This just in. I am freshly returned from a trip to the Pacific Northwest of the United States. My first. Given fairly extensive previous travel in the Lower 48, my devotion to bicycling, waterfalls, hiking, quality salmon, earth-toned outerwear, Twin Peaks, McCabe & Mrs. Miller, This Boy’s Life, dilettante’s interest in urban planning, susceptibility to the notion of fog as a romantic phenomenon, you might be as surprised as I am that I have put off such a trip for this long.
And a tour of the Pacific Northwest is of utmost significance to I Love Ginger Beer. That’s because nowhere else in America is the beverage we admire such a white-hot topic and so burnishing in the radiance of innovation and trade.
It is not as simple as remarking that the inhabitants of Portland and Seattle appreciate their ginger beer. No. In these cities, ginger beer wars (seemingly of a good-natured variety) are sometimes waged neighborhood by neighborhood.
Pick your socially and economically vibrant Seattle zip code. Within the confines of trendy urban subdivisions like Capitol Hill or Ballard you will find restaurants, watering holes, liquor marts, farmer’s markets, and trendy grocers who can be counted on featuring a local and unique ginger beer. Seattle’s ginger beer traffickers in some cases even boast entire storefronts. Customers have proven willing to pay $13 for a single bottle of the choice stuff. Where else would this even be possible?
Regrettably, my time on the far side of the Siskiyou Pass was insufficient. I did not net even close to all the ginger beer varieties I might have. (Alas, I was in town on non-ginger beer business.) And it was with lancing pangs that I realized I had been just blocks from the Rachel’s Ginger Beer outlet in the famous Pike’s Place Market (home to the Starbuck’s that christened a campaign of global domination), a touristy spot I was clearly misguided in not making a priority. Since a solid case can be made that Rachel’s is “the” Seattle ginger beer by which all others must be judged, I pledge to inveigle another way to get my grabby mitts on some soon.
TIMBER CITY: THE BRAND
“This is not a soda. This is a tonic; an elixir.”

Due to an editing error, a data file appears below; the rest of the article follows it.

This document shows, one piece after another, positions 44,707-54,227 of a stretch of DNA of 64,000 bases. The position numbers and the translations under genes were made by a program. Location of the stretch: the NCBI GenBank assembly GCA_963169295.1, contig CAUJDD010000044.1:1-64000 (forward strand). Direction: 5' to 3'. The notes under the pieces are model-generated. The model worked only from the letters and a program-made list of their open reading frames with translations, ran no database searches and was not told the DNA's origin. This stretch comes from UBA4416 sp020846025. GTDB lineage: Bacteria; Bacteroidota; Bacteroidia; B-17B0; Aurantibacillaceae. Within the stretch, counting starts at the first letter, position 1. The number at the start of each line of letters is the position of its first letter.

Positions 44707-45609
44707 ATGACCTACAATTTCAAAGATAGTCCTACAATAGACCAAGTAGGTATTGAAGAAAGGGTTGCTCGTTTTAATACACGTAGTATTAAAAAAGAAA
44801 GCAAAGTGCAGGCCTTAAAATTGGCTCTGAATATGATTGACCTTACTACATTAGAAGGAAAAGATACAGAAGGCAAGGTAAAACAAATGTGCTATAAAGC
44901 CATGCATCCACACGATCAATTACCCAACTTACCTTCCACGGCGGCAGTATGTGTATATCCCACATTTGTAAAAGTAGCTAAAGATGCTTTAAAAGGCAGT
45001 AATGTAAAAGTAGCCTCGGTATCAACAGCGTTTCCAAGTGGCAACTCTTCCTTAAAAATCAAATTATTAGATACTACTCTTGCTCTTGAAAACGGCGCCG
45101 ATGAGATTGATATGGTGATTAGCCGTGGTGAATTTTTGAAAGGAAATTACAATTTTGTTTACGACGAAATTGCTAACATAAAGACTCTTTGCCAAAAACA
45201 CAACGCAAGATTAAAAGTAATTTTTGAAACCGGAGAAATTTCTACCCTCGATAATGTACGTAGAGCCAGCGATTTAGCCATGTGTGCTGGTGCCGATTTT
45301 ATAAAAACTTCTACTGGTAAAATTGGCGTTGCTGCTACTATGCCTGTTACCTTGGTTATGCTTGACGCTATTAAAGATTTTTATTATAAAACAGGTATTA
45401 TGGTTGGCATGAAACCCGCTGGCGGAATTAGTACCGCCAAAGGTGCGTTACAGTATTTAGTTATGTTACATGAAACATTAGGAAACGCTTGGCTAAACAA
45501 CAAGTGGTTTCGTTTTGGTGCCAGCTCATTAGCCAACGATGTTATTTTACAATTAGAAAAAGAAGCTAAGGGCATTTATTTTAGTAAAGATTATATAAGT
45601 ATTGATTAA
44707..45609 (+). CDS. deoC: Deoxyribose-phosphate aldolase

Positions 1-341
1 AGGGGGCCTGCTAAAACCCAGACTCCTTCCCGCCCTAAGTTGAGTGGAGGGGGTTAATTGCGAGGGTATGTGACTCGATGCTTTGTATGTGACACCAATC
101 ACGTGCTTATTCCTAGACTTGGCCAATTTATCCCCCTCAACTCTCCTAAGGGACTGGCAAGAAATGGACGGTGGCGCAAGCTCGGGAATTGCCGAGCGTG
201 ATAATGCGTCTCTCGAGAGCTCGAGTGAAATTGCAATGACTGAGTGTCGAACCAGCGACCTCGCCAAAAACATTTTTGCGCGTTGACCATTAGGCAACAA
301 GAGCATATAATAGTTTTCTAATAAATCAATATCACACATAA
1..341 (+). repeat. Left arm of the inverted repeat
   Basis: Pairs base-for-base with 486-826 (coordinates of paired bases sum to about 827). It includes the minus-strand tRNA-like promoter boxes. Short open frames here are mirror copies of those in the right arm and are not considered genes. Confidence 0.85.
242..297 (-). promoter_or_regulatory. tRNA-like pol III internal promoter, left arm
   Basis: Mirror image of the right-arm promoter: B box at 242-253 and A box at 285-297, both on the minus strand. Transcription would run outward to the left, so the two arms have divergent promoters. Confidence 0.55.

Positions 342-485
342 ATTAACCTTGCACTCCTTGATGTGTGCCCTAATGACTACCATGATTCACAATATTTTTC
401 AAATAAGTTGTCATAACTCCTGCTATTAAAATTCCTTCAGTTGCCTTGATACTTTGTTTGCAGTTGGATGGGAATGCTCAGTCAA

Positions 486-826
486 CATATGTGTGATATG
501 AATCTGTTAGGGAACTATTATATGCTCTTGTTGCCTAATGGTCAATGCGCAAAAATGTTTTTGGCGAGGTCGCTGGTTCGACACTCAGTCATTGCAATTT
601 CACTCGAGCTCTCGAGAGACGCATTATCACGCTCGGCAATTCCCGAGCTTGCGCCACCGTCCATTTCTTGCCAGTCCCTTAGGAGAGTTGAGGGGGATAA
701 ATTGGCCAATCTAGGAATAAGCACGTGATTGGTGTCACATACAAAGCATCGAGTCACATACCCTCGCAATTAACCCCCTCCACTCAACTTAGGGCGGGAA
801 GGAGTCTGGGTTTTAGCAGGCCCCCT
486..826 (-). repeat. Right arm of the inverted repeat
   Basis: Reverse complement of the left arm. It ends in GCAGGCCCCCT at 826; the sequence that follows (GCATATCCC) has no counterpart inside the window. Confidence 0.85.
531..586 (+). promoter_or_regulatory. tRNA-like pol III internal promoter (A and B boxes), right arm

Timber City Ginger’s website makes this bold claim. A guy could be forgiven, then, for classifying this as a true New Age beverage: non-corporatist in outlook, rejecting artificial additives, celebrating farm-to-table ingredients, and identifying with a lifestyle of enhanced vitality and social responsibility.
Timber City Ginger Beer does not explicitly promise any health benefits. But that’s clearly where the words “tonic”
So thank you very much, dear old OED.
The owner-operators of Timber City Ginger do not hit us over the head with some transporting origin story or annotated narrative of the trials and errors of developing their product for the marketplace. That is already a point in their favor, so far as I am concerned. They are willing to put the drink first. Having come from culinary backgrounds—a key member of the team has an advanced degree in food studies from NYU and both clearly paid their dues in exhausting restaurant and catering work—Timber City Ginger Beer’s creators slogged their beverage through the trial of selling it in farmer’s market in spots like West Seattle and Mercer’s Island. They developed enough of a following to graduate to where they are now, as a small and hopefully growing concern with offerings available in just over a dozen Seattle outlets including pizza joints, brewpubs, and food co-ops. I got mine at the well-curated Northwest Liquor and Wine.
A gallon of Timber City Ginger Beer requires no less than a pound of ginger. It is a matter of closely-held industrial intelligence how much ginger goes into the other entrants in this New Age/botanical category, such as Luscombe Cool or Fever Tree or Fentiman’s. But that is indisputably a remarkable amount of ginger. And one shivers a bit with the sense of how much manpower must go into batch creation. Ginger ain’t no walk in the park to peel.